Effective teaching for gifted and talented students is high on the agenda of school systems across the world. Written by leading international scholars in the field, Effective Teaching in Gifted Education presents a thoroughly enlightening analysis of the practice of schools judged to be outstanding in their effective teaching of gifted and talented students.Eight in-depth case studies draw upon the voices of school leaders, classroom teachers and students to illustrate and explore Gifted and Talented provision across a range of educational settings and circumstances, including:differentiated teaching and learning in an urban City Technology Collegegifted education in an inner-city, multi-ethnic school and a rural comprehensive schoolschool ethos, student voice and motivation in a girls' grammar schoolcurricular depth, enrichment and interactive teaching in a boys' grammar schoollearning in a residential summer school for gifted students.Providing a rich evidence base, these and other examples place best practice within a framework of theory and policy. School leaders, Gifted and Talented Co-ordinators and classroom practitioners reading this book will understand the principles behind the practice, as well as how and why to apply the practice in their own schools.This distinctive book will also be immensely useful to all those involved with Gifted and Talented education programmes and schemes and those following Continuing Professional Development and school leadership programmes, as well as NQTs, M-level students and researchers in education.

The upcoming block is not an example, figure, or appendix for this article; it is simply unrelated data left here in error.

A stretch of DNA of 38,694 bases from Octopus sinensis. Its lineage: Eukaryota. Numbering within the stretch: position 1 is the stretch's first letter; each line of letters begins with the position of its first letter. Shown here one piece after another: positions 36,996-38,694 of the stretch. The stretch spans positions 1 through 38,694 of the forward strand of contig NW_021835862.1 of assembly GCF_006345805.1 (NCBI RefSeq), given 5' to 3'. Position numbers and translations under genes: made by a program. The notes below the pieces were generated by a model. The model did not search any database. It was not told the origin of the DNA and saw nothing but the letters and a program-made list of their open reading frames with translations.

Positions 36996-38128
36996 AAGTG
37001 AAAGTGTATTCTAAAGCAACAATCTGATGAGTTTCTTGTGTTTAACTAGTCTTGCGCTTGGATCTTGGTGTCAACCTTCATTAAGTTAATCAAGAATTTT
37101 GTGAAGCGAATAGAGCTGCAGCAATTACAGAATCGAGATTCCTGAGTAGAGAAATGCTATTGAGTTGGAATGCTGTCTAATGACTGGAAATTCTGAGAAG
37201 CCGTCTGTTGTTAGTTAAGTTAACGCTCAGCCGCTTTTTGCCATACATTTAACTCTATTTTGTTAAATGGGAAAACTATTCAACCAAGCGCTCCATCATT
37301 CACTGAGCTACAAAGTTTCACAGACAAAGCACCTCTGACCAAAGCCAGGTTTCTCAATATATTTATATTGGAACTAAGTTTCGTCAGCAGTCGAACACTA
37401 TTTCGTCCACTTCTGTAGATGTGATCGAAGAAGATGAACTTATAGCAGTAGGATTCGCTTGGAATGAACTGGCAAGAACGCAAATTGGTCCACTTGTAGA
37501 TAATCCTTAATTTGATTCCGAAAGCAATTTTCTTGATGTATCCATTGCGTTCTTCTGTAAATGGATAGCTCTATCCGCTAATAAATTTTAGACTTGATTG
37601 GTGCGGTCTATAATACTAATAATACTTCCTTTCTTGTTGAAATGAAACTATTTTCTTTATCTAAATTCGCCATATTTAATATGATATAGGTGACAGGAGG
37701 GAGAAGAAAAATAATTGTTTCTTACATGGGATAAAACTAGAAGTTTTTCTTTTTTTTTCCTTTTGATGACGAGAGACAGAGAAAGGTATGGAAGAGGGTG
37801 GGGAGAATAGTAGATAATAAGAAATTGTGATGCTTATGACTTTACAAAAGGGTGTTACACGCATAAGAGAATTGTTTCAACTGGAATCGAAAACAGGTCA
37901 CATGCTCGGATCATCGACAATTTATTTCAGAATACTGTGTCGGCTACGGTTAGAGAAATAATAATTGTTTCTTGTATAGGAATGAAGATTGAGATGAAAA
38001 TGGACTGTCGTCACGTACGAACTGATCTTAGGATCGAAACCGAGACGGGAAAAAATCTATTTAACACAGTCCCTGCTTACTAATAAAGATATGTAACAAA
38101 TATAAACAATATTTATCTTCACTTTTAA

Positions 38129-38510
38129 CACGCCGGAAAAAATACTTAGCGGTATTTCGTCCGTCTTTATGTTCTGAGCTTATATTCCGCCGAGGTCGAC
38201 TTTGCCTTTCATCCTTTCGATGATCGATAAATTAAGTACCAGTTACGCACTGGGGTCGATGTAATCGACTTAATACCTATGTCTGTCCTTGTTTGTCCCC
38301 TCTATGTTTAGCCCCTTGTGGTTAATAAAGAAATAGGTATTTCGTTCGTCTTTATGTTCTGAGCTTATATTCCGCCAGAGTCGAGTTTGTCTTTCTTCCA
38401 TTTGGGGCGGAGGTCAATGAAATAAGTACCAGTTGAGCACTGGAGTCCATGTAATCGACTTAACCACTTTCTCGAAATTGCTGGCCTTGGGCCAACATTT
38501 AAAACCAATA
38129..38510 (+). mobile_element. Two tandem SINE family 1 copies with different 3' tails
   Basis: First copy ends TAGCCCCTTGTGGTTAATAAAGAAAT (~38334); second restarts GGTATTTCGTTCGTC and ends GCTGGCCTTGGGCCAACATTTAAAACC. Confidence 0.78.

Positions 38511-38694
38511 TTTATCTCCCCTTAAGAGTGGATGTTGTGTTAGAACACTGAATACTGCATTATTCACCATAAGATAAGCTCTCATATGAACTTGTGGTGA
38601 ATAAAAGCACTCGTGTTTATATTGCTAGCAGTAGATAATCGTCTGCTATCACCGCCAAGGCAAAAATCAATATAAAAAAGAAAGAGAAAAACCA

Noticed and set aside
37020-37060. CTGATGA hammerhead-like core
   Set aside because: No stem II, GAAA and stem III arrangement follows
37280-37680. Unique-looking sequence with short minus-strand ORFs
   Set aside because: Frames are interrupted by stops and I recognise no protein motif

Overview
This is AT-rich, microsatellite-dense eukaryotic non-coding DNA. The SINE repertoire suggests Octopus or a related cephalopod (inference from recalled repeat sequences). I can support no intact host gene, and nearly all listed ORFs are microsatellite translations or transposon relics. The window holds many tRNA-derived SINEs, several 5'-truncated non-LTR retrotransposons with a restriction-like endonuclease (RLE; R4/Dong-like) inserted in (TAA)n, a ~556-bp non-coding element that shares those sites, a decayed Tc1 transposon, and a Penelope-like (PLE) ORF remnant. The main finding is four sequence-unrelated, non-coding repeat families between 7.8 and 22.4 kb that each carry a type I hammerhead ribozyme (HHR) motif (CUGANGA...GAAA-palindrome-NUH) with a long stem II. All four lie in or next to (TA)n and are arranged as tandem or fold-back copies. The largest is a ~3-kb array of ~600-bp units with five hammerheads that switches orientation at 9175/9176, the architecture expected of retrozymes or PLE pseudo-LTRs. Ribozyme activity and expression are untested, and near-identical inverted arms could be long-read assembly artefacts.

How can we really evaluate teacher effectiveness? Systems of teacher appraisal and evaluation are being created across the world in order to monitor and assess teacher performance. But do the models used really give a fair evaluation? Based on international research, the authors argue that teacher effectiveness is too narrowly conceptualised and methods of measuring it are not attuned to the real contexts in which teachers work. They propose a model of differential teacher effectiveness which takes into account that: * teachers may be more effective with some categories of students than with others* teachers may be more effective with some teaching contexts than others* teachers may be more effective with some subjects or components than with others. Building on and developing previous research on models of teacher effectiveness and current theories, the authors open up possible new debates which will be of interest to academics and researchers working in this area throughout the world.
This book illustrates hitherto unexamined connections between the present state of teacher education in the UK and past models of practice. It locates contemporary debates within ongoing historical tensions over what constitutes a sound and proper start to a career in teaching. Questions as to the constituents of a professional training, the essential skills, knowledge and attitudes desired of an effective teacher, the most suitable locus of expertise, the relative roles of participants, and the balance of theory and practice lie at the heart of this book.The book reviews apprenticeship and teach-exemplar models of training, expert-novice relationships, model and demonstration teaching, school-based practice and the elaboration of core pedagogical principles in educational debate and research. These developments are assessed against recent initiatives in ITT, such as partnership models of ITT, school-based mentoring, advanced skills teaching, training schools, a standards-driven model of assessment for student teachers and models of effective teaching.Central to the book is the concept of the power to teach. By reclaiming this notion, the book offers challenging new perspectives on current policy and practice in teacher education today and adds to existing histories of teacher training of the past.
Effective Teaching in Gifted Education thoroughly and engagingly explores the day to day practice of schools judged to be outstandingly effective at teaching such students.